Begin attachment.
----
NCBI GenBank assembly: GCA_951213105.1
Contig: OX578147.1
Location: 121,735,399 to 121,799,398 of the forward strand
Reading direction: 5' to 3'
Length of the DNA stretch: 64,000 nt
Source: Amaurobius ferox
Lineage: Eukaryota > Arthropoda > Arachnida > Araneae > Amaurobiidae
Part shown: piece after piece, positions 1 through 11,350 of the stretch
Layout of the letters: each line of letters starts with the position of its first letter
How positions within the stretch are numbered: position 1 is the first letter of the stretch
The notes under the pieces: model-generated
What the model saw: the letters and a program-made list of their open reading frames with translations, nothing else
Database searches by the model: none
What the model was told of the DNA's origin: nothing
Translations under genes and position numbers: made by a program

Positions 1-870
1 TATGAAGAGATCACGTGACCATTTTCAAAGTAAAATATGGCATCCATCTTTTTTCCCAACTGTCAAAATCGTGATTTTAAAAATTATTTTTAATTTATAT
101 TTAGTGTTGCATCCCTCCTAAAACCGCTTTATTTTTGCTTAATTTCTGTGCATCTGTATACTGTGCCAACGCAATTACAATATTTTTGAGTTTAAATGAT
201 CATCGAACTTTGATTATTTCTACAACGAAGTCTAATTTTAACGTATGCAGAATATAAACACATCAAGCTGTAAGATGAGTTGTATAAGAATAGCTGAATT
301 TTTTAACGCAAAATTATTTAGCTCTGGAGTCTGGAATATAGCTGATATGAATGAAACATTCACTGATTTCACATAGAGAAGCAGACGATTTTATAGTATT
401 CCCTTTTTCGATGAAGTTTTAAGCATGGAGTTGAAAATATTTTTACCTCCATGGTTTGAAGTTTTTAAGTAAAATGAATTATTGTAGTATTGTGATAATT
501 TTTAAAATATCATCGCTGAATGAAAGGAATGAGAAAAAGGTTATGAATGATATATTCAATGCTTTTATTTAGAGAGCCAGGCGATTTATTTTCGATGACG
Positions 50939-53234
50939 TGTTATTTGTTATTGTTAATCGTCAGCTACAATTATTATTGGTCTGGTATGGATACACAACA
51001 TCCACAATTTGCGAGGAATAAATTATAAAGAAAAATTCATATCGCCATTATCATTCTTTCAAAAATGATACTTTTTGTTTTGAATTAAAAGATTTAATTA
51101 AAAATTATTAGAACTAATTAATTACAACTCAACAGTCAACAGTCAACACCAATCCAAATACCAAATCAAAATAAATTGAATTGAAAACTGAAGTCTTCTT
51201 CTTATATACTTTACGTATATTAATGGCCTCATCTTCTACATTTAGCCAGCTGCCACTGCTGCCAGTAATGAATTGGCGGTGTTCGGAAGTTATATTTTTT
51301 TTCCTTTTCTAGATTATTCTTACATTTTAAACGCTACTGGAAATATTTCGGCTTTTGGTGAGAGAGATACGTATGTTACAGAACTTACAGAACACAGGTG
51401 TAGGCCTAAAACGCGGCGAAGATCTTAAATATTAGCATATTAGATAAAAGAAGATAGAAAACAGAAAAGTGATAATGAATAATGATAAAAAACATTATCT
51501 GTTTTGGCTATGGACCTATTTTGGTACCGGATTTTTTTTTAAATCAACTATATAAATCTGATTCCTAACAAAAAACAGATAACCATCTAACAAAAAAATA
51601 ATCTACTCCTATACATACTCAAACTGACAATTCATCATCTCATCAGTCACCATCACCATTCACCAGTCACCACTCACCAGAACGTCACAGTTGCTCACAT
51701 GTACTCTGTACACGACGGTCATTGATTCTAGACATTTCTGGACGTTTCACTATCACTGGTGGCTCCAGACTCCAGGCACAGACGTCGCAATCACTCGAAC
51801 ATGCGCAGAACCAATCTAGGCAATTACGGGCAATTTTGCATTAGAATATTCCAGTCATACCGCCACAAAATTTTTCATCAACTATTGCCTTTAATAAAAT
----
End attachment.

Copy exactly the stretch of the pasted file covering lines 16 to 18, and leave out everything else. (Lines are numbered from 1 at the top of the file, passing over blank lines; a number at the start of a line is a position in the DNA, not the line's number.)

Positions 1-870
1 TATGAAGAGATCACGTGACCATTTTCAAAGTAAAATATGGCATCCATCTTTTTTCCCAACTGTCAAAATCGTGATTTTAAAAATTATTTTTAATTTATAT
101 TTAGTGTTGCATCCCTCCTAAAACCGCTTTATTTTTGCTTAATTTCTGTGCATCTGTATACTGTGCCAACGCAATTACAATATTTTTGAGTTTAAATGAT